The Yankees called up Melky Cabrera before last night’s game, but according to Pete Abe’s article on Melky this morning, that had as much to do with the team’s concern over Bobby Abreu having jammed his wrist sliding into second base on Thursday night as with Cabrera’s performance over his three weeks with triple-A Scranton.
Melky’s traveled a winding path since hitting .280/.360/.391 as a 21-year-old rookie in 2006. He opened last season on the major league bench and struggled, but after taking over in center field on June 1, he hit .325/.375/.482 for three months before slumping in September for the second straight year. When Cabrera opened this season with a .299/.370/.494 April (including five home runs against a previous full-season high of eight), it looked like Melky was emerging as the star player the Yankees had hoped he’d become, but he hit just .226/.274/.293 from May 1 through his, by then, overdue demotion in mid-August.
According to Pete’s article, when Melky was sent down, he was charged with improving his play in three ways: “Be more selective at the plate, try to steal more bases and be more vocal in the outfield.” Two of those goals can be measured objectively, while the third pertains to Melky’s defense, which was the least of his problems at the time of his demotion. With that in mind, here’s a quick look at how Cabrera’s reeducation went over the past three weeks.
From May 1 through his demotion, Cabrera walked 18 times (four of them intentional) in 339 plate appearances, a rate of one unintentional walk every 24.2 trips. In 66 plate appearances with Scranton he walked eight times (none intentionally), a rate of one unintentional walk every 8.25 trips. It’s a small sample, to be sure, but I’m willing to believe that improvement can be maintained. As a rookie in 2006, Melky walked 56 times (three intentional) in 524 plate appearances, a rate of one walk every 9.9 trips. What’s hidden in those numbers, however, is the fact that four of those eight minor league walks game in a single game. Factor those four plate appearances out and he walked once every 15.5 plate appearances over the rest of his time at triple-A. That’s still a marked improvement, but not one that gets him back to that 2006 rate, which is really where he needs to be.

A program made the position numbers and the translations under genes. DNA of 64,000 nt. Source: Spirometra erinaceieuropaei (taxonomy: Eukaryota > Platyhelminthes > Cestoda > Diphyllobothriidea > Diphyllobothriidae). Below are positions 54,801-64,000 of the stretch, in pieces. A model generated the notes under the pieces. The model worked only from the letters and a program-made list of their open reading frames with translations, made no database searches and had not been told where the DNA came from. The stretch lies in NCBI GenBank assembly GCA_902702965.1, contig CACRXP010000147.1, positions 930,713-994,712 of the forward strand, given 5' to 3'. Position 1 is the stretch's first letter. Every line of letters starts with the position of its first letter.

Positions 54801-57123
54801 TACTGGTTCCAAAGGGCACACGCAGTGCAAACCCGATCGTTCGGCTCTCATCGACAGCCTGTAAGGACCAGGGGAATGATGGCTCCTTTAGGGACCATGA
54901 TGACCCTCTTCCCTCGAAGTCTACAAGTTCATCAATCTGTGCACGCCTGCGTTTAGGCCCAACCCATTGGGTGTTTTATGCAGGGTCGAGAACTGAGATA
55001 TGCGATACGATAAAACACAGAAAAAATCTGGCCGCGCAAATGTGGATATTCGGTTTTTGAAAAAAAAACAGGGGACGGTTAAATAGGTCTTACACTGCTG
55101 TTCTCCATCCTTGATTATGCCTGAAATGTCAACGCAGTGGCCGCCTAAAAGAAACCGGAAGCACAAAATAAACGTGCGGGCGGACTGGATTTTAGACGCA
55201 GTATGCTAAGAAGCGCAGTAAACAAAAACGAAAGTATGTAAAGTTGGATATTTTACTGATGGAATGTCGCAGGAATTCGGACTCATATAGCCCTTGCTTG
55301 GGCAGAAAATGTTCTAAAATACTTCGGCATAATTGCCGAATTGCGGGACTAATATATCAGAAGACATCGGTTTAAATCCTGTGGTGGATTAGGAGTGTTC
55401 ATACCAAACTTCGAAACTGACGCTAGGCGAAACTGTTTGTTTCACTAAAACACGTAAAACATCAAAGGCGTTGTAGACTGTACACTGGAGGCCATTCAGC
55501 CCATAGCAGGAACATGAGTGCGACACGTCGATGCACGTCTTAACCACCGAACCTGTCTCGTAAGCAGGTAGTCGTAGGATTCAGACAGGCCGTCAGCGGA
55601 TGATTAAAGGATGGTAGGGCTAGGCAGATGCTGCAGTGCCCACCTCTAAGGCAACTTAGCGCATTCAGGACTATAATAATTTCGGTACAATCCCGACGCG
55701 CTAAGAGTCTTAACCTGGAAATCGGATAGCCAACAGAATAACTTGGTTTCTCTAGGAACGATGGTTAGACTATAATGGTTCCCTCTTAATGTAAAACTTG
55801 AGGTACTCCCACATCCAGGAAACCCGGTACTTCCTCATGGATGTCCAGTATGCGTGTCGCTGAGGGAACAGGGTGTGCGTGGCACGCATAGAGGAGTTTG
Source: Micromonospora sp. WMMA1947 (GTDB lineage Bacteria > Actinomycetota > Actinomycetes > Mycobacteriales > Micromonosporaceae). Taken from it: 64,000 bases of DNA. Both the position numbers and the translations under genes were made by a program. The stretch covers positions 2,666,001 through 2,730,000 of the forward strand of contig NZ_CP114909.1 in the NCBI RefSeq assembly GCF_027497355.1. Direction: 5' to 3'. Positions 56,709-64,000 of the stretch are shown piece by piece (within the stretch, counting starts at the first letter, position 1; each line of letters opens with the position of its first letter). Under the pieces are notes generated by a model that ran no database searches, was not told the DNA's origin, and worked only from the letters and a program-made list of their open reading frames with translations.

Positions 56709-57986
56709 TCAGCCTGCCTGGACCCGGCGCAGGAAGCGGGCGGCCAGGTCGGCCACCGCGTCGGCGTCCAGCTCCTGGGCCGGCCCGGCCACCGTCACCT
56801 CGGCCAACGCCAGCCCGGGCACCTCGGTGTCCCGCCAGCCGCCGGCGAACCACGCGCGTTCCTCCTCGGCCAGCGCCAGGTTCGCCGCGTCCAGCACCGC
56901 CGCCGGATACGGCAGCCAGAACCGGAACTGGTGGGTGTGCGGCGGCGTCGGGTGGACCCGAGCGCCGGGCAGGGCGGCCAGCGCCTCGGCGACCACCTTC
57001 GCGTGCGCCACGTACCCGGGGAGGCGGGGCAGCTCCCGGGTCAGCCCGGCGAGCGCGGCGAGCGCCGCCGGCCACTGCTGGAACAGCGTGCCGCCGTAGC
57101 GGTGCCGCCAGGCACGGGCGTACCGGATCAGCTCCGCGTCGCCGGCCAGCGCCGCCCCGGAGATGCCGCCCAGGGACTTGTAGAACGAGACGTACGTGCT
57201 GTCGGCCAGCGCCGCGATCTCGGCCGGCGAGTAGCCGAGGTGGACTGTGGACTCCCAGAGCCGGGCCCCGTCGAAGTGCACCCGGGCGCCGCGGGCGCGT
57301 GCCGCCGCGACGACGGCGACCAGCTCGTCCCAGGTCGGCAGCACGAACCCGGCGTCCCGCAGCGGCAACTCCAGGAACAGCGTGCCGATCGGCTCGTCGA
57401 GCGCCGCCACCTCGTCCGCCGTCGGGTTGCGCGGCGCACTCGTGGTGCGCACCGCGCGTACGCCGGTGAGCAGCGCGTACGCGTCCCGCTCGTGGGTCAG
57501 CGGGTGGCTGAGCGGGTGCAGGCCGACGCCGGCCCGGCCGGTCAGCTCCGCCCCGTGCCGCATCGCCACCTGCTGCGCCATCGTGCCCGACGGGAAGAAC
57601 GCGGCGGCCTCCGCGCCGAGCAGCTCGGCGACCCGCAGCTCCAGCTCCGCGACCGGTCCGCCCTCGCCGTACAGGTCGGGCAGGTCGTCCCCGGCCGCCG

In the majors this year, Cabrera stole 9 bases and was caught twice (an 81 percent success rate) in roughly 129 times on base (not counting times he reached on errors or fielders choices). In the minors, he stole one base in four tries in roughly 27 times on base. Its clear that Melky was forcing things on the bases in Scranton. With the Yankees, he attempted a steal once every 11.7 times on base. In Scranton, he attempted a steal once every 6.8 times on base. Then there’s these comments from Chad Jennings pertaining to Scranton’s games on August 22 and 23:
Melky Cabrera got thrown out trying to steal third base in that decisive ninth inning. At the time, the tying run had already scored and Cabrera was in scoring position with one out. [Manager Dave] Miley said Cabrera was running on his own and was none to happy with his decision to go. . . . I understand that Melky Cabrera wants to prove to the Yankees that he’s willing to play hard — and you can’t deny he’s run out every ball and play good, hustle defense — but he was just caught stealing second. Last night he was caught stealing third in tie game in the bottom of the ninth. Sunday he was thrown out foolishly trying to stretch a single into a double. Cabrera needs to show he’s willing to hustle, but right now the greater concern might be whether or not he’s a bonehead.
With regard to the time he was thrown out stretching, Jennings reported that Scranton hitting coach Butch Wynegar said Melky told him he was just trying to show hustle. Wynegar responded by explaining the difference between hustle and bad baserunning. Melky’s a fast player, but he’s not a blazer, and he was stealing at a high percentage in the majors this year, which is the most important thing to consider when evaluating a base thief. Again, the minor league sample is extremely small, but the early returns suggest that the Yankees would be best off leaving well enough alone when it comes to Melky’s basestealing and focusing on smart baserunning instead.
Overall, Cabrera hit .333/409/.368 in Scranton, which isn’t a far cry from what his rival Brett Gardner did down there this year (.296/.414/.422). Going back to Jennings conversation with Wynegar, Melky showed up two days before he was required to report to Scranton and, if nothing else, is aware of the fact that he needs to prove himself to the organization. Melky told Pete Abe, “I tried to have a good attitude. I want to do the work,” and Pete reports that Joe Girardi’s heard good things about Melky’s work ethic with Scranton.
Right now, I expect Melky to start the 2009 season back in Scranton and have to earn his way back up. He’ll still be just 24 next season (he’s almost exactly a year younger than Gardner) so there’s plenty of room for hope and for him to still come away with a long, productive major league career, and the demotion appears to have served as a sufficient wake-up call. The only question now is if the Yankees can focus his renewed determination into the necessary skill set for him to succeed as a major league starter.